In other words, you don't know what you're talking about but LET'S ALL HOP ABOARD THE INSIGHTFUL TRAIN HERPA DERPA DERP.
      • Re: (Score:3, Interesting)

        by Anonymous Coward

        so your saying software cracking is peer reviewed

      • Re: (Score:3, Informative)

        A vanishingly small number of people receive cracks from the original creators. Most get it after it's passed through several people's hands, who have nothing to do with "the scene", and don't abide by its standards of ethics or excellence. That's where the malware comes from. Sometimes they'll be creative and embed their malware into part of the application or even the crack itself, but often they'll just package it with it and ensure it gets run through other means (e.g. hijack the autorun to run their ma

  • Expediency (Score:5, Insightful)

    by Anonymous Coward on Thursday May 13, 2010 @01:12PM (#32195622)

    Most likely they simply found themselves unable to build the old codebase. You'd need a seven year old version of whatever build environment they were using, tons of other severn year old bits and pieces and a seven year old OS version. You'd probably need a seven year old machine too, and all the peripherals that go with it. Bits rot when left alone..

    Using a cracked version is expedient, and clever.

    • Provided you know precisely what the crack does: did they have (and review) the source for the crack, or did the just apply a patch from a shady underground group to one of their files and release it?

    • by SEAL (88488) on Thursday May 13, 2010 @01:34PM (#32196004)

      One of the Rockstar coders was a member of Myth.

      (you think I joke, but crack / warez teams are often loaded with industry insiders...)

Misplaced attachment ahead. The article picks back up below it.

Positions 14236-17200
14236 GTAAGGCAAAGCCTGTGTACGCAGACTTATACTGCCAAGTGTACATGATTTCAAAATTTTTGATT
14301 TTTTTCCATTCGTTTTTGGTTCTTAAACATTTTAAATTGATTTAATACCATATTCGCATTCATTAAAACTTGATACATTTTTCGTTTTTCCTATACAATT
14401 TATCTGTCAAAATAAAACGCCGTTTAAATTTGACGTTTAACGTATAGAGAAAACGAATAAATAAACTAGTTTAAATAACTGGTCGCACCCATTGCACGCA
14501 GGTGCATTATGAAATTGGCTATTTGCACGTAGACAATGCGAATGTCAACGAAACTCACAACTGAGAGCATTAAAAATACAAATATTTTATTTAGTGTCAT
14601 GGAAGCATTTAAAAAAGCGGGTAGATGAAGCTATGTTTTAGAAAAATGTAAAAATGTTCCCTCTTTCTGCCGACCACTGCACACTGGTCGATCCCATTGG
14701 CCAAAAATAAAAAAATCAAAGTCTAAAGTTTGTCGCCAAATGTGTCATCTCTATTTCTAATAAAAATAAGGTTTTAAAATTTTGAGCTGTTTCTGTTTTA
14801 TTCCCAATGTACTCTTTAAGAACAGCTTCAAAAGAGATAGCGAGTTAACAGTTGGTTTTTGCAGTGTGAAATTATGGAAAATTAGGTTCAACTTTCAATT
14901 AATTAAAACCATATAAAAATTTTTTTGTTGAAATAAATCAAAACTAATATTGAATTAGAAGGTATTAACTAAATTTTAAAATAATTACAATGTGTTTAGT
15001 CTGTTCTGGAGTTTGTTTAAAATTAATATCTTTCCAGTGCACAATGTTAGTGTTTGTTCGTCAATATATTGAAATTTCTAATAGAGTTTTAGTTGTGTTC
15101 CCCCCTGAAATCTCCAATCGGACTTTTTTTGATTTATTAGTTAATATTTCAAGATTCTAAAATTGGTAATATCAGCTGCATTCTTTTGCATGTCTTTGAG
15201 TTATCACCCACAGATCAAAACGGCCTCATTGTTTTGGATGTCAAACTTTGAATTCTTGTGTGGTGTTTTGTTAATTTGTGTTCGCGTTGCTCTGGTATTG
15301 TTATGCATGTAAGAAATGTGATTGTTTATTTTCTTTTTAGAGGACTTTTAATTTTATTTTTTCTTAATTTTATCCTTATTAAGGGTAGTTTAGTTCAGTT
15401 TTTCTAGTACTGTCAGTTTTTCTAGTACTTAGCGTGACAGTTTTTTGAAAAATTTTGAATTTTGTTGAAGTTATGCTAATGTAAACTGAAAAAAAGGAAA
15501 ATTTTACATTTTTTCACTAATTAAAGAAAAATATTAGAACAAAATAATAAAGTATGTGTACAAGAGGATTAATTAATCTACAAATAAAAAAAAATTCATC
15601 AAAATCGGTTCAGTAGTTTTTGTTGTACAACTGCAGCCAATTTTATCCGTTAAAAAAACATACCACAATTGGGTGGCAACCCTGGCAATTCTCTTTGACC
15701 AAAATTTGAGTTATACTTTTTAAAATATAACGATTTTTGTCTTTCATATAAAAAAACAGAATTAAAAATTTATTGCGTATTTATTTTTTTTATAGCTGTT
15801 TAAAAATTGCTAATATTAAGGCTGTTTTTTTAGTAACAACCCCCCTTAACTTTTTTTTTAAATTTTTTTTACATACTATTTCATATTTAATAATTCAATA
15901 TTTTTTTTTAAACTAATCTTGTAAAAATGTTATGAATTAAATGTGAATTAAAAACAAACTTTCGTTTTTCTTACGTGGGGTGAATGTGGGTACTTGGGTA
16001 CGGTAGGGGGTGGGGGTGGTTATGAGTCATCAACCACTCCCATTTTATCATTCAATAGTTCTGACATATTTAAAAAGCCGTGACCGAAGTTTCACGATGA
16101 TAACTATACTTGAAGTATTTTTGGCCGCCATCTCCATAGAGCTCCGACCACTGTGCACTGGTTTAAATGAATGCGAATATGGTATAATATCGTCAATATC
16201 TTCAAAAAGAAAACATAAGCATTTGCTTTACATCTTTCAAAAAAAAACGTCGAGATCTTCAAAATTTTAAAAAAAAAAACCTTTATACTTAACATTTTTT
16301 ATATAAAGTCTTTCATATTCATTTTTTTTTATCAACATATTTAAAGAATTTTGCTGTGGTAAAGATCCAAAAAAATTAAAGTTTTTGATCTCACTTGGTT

• by Anonymous Coward on Thursday May 13, 2010 @02:49PM (#32197520)
        One of the Rockstar coders was a member of Myth.

        That was my very first thought. It's entirely possible that the original crack was someone from Rockstar who compiled a version of the executable without the DRM crap included. Throw in a Myth header and job done. 10 years later when it comes time to release it on Steam, they just pull up the no-DRM version (possibly not even realizing that it's labeled as Myth's) and send it off for release.
    • Re:Expediency (Score:5, Informative)

      by TubeSteak (669689) on Thursday May 13, 2010 @01:36PM (#32196052) Journal

      Most likely they simply found themselves unable to build the old codebase. You'd need a seven year old version of whatever build environment they were using, tons of other severn year old bits and pieces and a seven year old OS version. You'd probably need a seven year old machine too, and all the peripherals that go with it. Bits rot when left alone..

      Lol Wut?
      They don't need the source code or anything else.
      If you don't know, most DRM is only buried in the game exe and maybe a dll.

      All they needed is a DRMed copy of the game + a debugger in order to
      strip out the DRM exactly the same way the scene release groups do.

      • Re: (Score:3, Interesting)

        by jimicus (737525)

        In which case, why bother messing around with a debugger when someone else has already done all the hard work for you?